Any thoughts about the league’s concussion problem?
I still do some radio work up here for the Winnipeg Jets and you try to analyze it, but the guys are so big now and so fast and talented. But there’s no doubt that the equipment, the elbow pads and shoulder pads are weapons now. And I don’t find that the guys have a lot of respect for the other guys. When I hear them say, “I didn’t see him there”, you see everything that’s on the ice and it’s so easy to flip an elbow. We played without helmets, but we had our sticks down, and they say the glass is harder now when you bounce off it. But the elbow pads themselves are like rocks and the guys’ heads are snapping now much more than they ever did before. I hate to see it but the hitting from behind still goes on and I don’t understand that in this day and age with all the penalties and all the fines. Guys still hit from behind, then blame the other guy for not turning his body. But we talk about that. Maybe we did have concussions, I don’t know. I don’t remember the guys getting their heads snapped like they are now and they go down like rocks and these are big guys 6’5” – 6’6”, 250 pounds getting floored like that is hard to believe. When we played it was more shoulder to shoulder and we didn’t hit from behind because if you did your own teammates would give you heck. And of course the elbow pads we used were like paper, like the shin pads. We put cotton batting behind the shin pads because they weren’t protective enough. So it’s the size of the guys, the equipment, the conditioning and the speed of the game. I go down to ice level and these guys really do fly for big men. I guess the ice surface isn’t big enough for them.
What are your thoughts about the lockout?
You know the older you get, you look back and you say, this is all about money guys and you get to a point in your life where you realize it wasn’t worth it. I understand they’re fighting for things but I was a player rep for the Rangers when Alan Eagleson was head of the Players Association and I don’t care how smart you are, when you’re in a room with lawyers, you’re just relying on somebody to lead you in the right direction. I don’t understand it when they’re making $3 billion profit, I find it very annoying the number of people that are out of work. They said that after the last lockout, the bottom 200 players never played in the NHL the next year. The big guns will always make money and the owners will always make money, but that third and fourth liner, he’s gonna look back and say I was loyal to the cause and after a while they’re gonna say you’re out of the game and they’re still playing. I don’t like the fact that these guys have gone overseas to play. I believe that if you’re in a union you stick together. So I’m not on either side. I think it’s a shame that these people can’t work something out especially when there’s a profit. I just don’t understand it. I watched guys who started this league who are hurting financially, their families are hurting and these guys are getting 8 1/2 % of an escrow salary and they’re getting money every month to win what? I don’t quite understand it. I guess when I played I would have agreed with it but now I look back and say, guys you’ve got only so many years to play that game, and you’re not being done bad by it. In 10 -15 years you’ll look back and see that you were playing the greatest game in the world and you went on strike, for what? The average life span of an NHL’er is 4 – 4/12 years and some veterans won’t be playing next year. I know the bottom ten teams are hurting financially, but no matter what the owners resolve, the players always make out okay anyway. Here in Winnipeg they had such a great run for the playoffs and all the excitement and now you’ve got all those poor people who are ushers and work in restaurants out of work, how do you recover the money in those businesses?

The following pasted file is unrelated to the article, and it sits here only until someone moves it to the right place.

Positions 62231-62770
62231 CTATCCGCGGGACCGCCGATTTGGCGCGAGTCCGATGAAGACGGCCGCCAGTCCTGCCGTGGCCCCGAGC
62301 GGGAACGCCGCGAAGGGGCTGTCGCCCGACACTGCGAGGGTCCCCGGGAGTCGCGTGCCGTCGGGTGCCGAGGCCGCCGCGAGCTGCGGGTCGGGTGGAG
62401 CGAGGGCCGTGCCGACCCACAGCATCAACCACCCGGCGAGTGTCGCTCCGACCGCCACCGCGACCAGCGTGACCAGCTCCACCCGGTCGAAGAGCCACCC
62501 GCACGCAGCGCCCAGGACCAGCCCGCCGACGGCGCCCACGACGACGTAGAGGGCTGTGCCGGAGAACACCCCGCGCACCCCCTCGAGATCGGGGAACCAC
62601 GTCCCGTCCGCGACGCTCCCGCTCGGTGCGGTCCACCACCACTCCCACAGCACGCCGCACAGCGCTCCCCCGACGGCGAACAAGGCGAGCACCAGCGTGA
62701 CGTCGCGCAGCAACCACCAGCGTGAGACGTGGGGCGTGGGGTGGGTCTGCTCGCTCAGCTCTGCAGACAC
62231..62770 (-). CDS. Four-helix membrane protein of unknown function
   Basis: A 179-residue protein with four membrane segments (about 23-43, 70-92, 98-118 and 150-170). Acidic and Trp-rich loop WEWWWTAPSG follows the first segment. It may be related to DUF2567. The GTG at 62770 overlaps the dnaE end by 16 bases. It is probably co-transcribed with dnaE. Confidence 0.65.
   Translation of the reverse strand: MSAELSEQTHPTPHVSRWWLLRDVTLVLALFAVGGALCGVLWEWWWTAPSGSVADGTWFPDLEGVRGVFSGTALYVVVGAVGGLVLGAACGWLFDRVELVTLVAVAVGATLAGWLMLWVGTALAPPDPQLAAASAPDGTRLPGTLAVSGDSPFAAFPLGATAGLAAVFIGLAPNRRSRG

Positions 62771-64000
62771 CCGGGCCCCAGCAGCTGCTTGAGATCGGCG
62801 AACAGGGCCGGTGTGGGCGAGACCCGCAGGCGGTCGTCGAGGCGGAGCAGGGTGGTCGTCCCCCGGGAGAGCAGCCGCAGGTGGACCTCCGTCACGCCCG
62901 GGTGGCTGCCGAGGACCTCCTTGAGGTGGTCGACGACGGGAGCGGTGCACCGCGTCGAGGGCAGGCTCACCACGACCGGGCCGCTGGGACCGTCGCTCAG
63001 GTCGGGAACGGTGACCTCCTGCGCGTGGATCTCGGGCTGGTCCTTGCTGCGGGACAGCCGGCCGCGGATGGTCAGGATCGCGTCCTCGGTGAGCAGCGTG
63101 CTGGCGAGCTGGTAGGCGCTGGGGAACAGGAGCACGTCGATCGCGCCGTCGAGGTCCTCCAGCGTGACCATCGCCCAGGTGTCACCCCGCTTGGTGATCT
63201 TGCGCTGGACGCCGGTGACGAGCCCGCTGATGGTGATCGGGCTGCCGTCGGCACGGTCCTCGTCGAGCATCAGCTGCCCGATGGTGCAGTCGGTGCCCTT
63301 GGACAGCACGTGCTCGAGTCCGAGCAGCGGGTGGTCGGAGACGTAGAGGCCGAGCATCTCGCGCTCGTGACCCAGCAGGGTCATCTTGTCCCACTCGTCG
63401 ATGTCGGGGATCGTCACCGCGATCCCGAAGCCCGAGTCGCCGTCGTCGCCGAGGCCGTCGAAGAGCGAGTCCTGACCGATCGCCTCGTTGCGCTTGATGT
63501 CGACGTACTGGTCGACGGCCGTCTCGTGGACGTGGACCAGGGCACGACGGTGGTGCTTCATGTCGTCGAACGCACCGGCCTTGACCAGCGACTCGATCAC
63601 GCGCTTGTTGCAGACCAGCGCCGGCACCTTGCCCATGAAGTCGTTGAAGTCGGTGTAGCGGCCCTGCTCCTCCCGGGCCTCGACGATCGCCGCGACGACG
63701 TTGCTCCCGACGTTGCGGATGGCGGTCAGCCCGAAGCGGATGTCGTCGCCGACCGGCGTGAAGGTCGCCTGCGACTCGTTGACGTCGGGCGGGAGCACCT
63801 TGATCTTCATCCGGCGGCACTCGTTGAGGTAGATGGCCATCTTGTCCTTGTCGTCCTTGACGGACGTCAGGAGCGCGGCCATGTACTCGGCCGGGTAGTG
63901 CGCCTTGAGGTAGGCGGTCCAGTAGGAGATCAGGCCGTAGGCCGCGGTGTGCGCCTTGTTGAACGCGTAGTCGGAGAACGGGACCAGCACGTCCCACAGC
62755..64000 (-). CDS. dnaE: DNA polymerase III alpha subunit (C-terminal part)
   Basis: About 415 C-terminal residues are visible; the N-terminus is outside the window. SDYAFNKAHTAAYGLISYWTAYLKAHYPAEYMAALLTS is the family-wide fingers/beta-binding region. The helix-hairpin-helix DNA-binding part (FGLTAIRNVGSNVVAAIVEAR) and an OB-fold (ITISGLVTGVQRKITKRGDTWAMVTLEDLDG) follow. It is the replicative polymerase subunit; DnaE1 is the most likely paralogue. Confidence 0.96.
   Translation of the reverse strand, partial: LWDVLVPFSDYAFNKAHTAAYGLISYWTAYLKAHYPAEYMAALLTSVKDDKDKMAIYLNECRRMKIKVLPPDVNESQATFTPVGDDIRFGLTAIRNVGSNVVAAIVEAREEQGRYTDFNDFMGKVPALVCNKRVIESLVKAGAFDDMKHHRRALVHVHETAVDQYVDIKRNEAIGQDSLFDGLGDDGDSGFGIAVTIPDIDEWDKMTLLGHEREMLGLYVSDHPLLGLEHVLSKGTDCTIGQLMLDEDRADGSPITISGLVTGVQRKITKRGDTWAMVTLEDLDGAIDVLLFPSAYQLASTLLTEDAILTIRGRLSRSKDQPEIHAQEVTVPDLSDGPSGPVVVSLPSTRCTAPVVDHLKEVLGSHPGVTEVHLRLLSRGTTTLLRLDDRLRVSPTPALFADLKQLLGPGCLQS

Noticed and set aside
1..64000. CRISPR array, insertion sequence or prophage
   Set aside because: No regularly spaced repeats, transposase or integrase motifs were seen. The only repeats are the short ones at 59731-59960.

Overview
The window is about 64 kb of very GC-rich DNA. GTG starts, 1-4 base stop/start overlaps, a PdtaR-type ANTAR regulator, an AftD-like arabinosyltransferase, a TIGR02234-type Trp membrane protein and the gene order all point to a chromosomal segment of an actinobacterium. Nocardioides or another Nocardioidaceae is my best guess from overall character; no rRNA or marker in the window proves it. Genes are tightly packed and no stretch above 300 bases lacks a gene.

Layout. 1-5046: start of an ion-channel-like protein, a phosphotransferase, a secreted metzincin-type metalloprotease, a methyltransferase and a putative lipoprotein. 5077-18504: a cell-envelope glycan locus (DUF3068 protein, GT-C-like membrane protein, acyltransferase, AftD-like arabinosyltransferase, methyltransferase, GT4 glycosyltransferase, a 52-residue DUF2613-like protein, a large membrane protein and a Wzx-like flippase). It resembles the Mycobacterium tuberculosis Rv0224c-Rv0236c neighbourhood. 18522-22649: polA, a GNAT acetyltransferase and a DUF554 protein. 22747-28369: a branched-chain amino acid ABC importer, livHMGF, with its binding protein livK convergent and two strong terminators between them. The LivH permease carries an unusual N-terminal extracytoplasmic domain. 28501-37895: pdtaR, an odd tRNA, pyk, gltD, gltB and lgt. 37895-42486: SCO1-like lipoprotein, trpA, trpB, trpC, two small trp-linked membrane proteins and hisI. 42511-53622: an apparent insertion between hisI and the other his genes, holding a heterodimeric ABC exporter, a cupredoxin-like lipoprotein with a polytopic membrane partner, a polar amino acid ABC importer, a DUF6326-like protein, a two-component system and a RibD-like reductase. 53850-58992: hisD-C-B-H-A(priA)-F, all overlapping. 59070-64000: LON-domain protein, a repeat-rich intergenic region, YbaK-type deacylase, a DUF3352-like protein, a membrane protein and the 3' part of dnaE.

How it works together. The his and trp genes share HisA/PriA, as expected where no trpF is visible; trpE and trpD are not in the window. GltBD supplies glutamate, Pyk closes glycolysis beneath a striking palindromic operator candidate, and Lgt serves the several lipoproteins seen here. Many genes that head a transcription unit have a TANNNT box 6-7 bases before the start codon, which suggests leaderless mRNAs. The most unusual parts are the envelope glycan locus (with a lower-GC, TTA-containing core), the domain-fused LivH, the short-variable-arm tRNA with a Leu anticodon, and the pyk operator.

What are you doing these days?
I have a company, “Retirement Income Solutions” and that scares people because I handle their money and I played hockey without a helmet! My partner is Jordy Douglas who played a little in the WHA and I still do some radio work for the Winnipeg Jets, stay in touch with the game, still see the guys, still skate with the alumni.
How is your family?
We’re really blessed. Our son Chris is in Florida, he’s a wrestler and he has a band he travels the world with. He’s got three little ones, my grandkids. And my daughter’s down in San Diego and she’s got two little ones. We get a chance to see them and hopefully they’ll come up to Winnipeg for Christmas and have an outdoor skate. Our health’s good, we’re lucky and we’re really blessed.
For the record, Ted Irvine scored 86 goals and added 91 assists along with 478 penalty minutes in 378 regular season games as a Ranger. He led the team in penalty minutes in 1970-71 (137) and 1973-74 (105). He also contributed 10 goals and 18 assists in 60 playoff games with the Rangers and led them in penalty minutes (20) during the 1973-74 playoffs. Overall in 724 NHL games with the Kings, Rangers and Blues, Teddy scored 154 goals with 177 assists along with 657 penalty minutes.
Any final thoughts about your Ranger career?
I still remember the fans in New York, “Hey Irvine ya bum!” I loved it! I absolutely loved it! We had a lot of fun and great, great memories”